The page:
Rethinking the role of anxiety and self-efficacy in collective sports achievements

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DOI:

https://doi.org/10.19090/pp.2021.1.103-115

Keywords:

self-efficacy, cognitive anxiety, competitive anxiety, collective sports, sports achievement

Abstract

The influence of an athlete's anxiety and self-efficacy on sports achievement has been the subject of numerous research, but their relationship is not fully understood. In our research, we try to explore the influence of competitive anxiety and General Self-Efficacy on sports achievement. To explore that relationship, we examined 76 active athletes in collective sports. The following instruments were applied: Competitive State Anxiety Inventory, General Self-Efficacy Scale, and Questionnaire of Sports Achievement (ad hoc made instrument). The results show that Cognitive anxiety (a dimension of the Competitive anxiety) negatively correlates with sports achievement (r = -.38, p < .01) contrary to another dimension Somatic anxiety that does not show a significant association with achievement. However, the highest relationship is a positive correlation between General Self-Efficacy and sports achievement (r = .51, p < .01). In Regression analysis, significant predictors of sports achievement are General Self-Efficacy (3 = .39; p < .01) and Cognitive anxiety (3 = -.24; p < .05). Additional Bootstrapping analyses were conducted to examine the potential mediating effect of General Self-Efficacy in the relationship between Cognitive anxiety and sports achievement. We found a significant indirect effect of Cognitive anxiety on achievement only through General Self-Efficacy (b = -.30, CI [-.73, -.07]), while the direct effect is not significant once the mediator is introduced. In the reversed analyses, with Cognitive anxiety as a mediator, the mediation was not significant, which means that high anxiety reduces sports achievement only through undermining self-efficacy and not directly. The obtained result suggests that self-efficacy has the primary role in sports achievement. Consequently, we suggest that for improving sports achievement, psychological intervention should primarily focus on increasing self-efficacy.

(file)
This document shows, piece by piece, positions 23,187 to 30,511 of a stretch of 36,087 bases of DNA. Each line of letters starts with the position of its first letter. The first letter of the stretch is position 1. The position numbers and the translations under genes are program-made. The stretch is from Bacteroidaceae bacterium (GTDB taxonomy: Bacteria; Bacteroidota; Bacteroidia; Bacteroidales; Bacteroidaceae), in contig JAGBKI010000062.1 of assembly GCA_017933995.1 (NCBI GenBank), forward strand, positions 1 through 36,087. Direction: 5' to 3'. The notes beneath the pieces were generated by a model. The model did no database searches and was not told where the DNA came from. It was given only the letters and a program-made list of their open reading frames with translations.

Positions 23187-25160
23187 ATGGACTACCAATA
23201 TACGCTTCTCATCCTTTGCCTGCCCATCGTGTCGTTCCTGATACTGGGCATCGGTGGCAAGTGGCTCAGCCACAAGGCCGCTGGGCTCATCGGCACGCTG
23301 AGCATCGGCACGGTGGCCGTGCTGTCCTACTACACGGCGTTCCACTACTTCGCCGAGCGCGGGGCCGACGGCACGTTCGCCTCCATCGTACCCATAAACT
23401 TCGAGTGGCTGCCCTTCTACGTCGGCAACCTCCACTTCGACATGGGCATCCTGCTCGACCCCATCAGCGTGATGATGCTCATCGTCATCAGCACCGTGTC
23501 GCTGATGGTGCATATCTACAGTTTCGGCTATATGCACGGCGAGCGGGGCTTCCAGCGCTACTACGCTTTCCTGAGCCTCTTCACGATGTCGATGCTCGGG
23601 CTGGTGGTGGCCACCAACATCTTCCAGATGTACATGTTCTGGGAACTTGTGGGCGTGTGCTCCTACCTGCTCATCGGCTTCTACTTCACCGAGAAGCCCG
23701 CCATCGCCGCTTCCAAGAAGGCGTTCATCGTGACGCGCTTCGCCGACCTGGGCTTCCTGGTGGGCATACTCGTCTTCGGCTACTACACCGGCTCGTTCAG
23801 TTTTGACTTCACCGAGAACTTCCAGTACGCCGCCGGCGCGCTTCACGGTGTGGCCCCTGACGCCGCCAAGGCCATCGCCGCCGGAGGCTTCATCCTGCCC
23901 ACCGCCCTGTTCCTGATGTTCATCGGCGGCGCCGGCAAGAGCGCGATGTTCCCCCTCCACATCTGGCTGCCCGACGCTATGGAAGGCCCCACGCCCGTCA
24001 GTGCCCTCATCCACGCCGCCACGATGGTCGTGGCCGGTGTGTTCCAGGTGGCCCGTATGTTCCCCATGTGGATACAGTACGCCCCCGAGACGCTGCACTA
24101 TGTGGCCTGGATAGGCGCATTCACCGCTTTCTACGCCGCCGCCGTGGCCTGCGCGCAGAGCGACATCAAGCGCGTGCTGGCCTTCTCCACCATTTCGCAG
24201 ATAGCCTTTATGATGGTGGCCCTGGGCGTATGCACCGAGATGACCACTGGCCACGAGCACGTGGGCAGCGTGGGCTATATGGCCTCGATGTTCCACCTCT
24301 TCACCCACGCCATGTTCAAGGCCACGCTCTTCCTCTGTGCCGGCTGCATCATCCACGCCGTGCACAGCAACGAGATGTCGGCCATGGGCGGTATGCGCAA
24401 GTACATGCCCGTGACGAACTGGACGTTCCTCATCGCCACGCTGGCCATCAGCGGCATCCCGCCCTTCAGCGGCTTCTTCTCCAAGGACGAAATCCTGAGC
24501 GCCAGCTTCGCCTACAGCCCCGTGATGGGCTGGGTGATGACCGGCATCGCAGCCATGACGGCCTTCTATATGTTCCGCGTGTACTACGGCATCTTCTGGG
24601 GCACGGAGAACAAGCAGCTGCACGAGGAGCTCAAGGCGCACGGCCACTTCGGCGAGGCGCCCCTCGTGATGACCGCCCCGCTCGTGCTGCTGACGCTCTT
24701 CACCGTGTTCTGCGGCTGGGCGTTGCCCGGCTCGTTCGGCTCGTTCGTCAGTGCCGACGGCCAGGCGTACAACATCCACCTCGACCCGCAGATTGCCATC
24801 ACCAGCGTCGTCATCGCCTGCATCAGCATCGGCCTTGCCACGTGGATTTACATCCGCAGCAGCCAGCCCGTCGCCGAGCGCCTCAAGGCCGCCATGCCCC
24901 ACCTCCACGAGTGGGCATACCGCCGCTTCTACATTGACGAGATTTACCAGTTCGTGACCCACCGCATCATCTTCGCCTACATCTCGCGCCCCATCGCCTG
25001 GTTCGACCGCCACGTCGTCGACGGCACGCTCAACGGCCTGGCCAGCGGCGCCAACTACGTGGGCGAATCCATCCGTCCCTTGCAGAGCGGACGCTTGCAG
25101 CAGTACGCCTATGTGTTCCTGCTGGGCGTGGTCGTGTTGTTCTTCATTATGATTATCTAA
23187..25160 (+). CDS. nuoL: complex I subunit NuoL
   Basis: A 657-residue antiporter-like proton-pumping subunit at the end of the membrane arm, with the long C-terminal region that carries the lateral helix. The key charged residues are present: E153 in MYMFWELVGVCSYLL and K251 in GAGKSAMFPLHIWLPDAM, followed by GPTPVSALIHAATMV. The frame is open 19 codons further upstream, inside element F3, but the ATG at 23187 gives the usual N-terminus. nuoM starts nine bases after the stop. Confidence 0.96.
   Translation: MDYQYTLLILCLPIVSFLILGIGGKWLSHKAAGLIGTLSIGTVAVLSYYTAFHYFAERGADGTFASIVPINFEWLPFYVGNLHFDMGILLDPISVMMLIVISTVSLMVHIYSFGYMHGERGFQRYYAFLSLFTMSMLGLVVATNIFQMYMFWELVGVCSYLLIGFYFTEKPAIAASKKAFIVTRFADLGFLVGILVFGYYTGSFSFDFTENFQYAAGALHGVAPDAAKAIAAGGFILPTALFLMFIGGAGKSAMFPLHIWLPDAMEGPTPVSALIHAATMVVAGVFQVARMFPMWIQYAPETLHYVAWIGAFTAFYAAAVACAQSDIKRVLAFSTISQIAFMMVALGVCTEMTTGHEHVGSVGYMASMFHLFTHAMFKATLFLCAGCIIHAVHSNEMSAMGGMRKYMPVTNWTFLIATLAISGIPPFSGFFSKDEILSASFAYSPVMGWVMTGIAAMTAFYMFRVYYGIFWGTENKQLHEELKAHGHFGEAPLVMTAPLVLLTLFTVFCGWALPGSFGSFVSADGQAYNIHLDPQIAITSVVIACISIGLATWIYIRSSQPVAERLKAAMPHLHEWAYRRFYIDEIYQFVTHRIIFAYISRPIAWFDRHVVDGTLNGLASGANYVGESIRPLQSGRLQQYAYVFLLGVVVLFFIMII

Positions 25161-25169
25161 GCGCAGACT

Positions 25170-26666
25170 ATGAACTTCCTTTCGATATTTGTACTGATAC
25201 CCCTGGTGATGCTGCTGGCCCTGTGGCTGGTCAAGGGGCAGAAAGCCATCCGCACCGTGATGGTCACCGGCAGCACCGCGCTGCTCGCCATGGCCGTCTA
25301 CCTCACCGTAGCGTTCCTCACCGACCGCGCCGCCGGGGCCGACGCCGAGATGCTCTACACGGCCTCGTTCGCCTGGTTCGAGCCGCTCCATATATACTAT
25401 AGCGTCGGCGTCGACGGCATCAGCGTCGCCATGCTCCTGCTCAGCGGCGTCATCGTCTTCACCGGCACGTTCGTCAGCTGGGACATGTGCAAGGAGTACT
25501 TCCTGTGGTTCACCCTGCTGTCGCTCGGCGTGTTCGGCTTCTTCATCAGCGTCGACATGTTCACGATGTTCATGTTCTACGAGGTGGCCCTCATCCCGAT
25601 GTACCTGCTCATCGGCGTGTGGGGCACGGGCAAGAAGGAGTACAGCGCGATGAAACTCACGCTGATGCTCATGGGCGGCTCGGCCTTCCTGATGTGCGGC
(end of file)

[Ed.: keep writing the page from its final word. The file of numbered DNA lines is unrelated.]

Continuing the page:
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Đurović, D., Popov, S., Sokić, J., Grujić, S., & Aleksić Veljković, A. Z. Rethinking the role of anxiety and self-efficacy in collective sports achievements. Primenjena Psihologija, 14(1), 103–115. https://doi.org/10.19090/pp.2021.1.103-115

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